The global educational survey conducted in 2015 reveals that Swiss students not only achieve good results in maths and science but are also frontrunners when it comes to general satisfaction with life.
“Finland, the Netherlands and Switzerland seem to manage to combine good results with a high level of happiness,” the authors of the study wrote in the preface.
On a scale of one to ten, the Swiss 15-year-olds had an average happiness level of 7.72.
Of the 35 OECD countries only adolescents in Mexico, Finland, the Netherlands and Iceland had higher scores.
And almost 40 percent of the Swiss study participants said they were “very happy” with their lives compared with a 12 percent OECD average.
The authors said teachers played a key role in creating the conditions for students’ well-being in school.
But the Swiss youth are less ambitious than most, the study found. Only 40 percent wanted to be among the best in the class compared with 60 percent across the OECD.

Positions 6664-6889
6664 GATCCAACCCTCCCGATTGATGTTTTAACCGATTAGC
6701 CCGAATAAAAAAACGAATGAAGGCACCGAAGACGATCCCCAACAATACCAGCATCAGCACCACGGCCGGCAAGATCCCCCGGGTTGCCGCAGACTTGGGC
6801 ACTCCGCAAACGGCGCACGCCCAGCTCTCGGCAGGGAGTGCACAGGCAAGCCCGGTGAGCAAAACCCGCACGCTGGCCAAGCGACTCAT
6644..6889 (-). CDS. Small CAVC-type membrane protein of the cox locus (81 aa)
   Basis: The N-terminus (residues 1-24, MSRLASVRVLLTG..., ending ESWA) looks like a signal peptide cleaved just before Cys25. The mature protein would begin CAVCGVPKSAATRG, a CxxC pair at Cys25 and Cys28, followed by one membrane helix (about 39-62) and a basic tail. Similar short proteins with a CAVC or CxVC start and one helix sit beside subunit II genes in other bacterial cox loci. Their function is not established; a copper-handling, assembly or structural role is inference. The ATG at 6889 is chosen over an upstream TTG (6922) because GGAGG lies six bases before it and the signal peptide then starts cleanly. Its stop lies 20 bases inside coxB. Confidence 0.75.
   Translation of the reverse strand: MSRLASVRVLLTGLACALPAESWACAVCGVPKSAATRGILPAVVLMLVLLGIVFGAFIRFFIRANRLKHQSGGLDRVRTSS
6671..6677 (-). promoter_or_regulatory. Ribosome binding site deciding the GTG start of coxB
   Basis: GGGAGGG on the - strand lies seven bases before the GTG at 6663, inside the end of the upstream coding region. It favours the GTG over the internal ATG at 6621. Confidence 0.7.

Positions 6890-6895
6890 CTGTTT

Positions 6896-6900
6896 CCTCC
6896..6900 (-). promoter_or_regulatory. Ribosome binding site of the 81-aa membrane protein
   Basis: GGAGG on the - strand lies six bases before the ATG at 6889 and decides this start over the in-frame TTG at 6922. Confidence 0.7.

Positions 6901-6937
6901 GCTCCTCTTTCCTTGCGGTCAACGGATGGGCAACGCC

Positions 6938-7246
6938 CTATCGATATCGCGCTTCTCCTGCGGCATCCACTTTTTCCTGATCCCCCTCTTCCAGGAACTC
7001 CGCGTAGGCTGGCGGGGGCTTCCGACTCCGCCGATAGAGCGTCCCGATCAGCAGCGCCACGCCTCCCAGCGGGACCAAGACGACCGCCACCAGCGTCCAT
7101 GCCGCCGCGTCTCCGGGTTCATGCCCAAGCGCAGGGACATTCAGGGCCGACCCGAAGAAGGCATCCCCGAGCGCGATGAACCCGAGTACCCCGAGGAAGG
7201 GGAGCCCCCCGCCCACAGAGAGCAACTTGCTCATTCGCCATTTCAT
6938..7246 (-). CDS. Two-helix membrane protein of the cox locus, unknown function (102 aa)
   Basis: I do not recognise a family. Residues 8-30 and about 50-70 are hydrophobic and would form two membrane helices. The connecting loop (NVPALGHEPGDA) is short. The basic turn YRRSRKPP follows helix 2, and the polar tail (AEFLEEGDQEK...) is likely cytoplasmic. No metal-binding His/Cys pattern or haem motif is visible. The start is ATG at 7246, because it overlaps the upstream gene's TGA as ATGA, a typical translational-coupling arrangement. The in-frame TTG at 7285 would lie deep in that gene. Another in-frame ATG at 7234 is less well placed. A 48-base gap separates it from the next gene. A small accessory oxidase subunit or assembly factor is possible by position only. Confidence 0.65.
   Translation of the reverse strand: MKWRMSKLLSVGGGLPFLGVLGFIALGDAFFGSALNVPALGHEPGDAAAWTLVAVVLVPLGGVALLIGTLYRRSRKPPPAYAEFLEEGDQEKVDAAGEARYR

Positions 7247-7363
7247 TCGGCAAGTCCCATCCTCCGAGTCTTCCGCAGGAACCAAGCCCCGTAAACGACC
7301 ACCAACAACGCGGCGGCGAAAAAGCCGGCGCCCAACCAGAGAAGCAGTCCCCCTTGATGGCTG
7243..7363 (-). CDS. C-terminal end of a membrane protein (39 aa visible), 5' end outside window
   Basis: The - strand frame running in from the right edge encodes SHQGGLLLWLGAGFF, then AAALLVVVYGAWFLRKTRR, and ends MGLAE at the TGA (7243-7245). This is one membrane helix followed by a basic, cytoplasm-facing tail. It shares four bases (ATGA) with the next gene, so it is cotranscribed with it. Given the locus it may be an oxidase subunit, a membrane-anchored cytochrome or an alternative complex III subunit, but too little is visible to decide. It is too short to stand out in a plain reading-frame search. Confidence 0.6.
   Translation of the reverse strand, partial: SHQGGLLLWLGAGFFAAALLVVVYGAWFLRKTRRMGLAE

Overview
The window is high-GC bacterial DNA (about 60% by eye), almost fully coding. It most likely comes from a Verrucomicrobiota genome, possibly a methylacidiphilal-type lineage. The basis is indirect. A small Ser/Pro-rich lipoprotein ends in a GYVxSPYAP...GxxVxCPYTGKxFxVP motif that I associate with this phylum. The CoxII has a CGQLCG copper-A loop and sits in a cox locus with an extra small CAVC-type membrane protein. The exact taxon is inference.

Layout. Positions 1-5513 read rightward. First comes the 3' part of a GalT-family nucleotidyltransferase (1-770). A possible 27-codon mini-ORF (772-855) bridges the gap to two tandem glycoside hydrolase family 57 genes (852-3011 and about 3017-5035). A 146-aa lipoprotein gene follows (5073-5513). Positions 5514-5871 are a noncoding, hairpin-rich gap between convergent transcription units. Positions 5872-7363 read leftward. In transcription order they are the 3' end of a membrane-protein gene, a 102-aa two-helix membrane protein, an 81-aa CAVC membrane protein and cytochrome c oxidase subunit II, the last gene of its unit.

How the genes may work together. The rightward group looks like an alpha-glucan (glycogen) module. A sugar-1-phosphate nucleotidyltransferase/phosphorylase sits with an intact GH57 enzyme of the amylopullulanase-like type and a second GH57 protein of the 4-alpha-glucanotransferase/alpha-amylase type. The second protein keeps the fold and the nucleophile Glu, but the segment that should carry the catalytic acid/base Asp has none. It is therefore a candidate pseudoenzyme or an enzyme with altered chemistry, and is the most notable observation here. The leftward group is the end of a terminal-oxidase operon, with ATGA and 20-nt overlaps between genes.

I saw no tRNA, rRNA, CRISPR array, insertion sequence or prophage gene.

Swiss youth also had a more relaxed attitude to exams than most of their counterparts: 33.5 percent said they were very nervous before a test compared with an OECD average of 55.5 percent.
The study also found that Swiss youth were as affected by bullying as their counterparts in other countries. Almost 17 percent said they were regularly bullied or ridiculed, just two percent below the average.
Swiss participants took part in more sport (73 percent) than the average (70 percent) and spent less time on the internet than their counterparts elsewhere.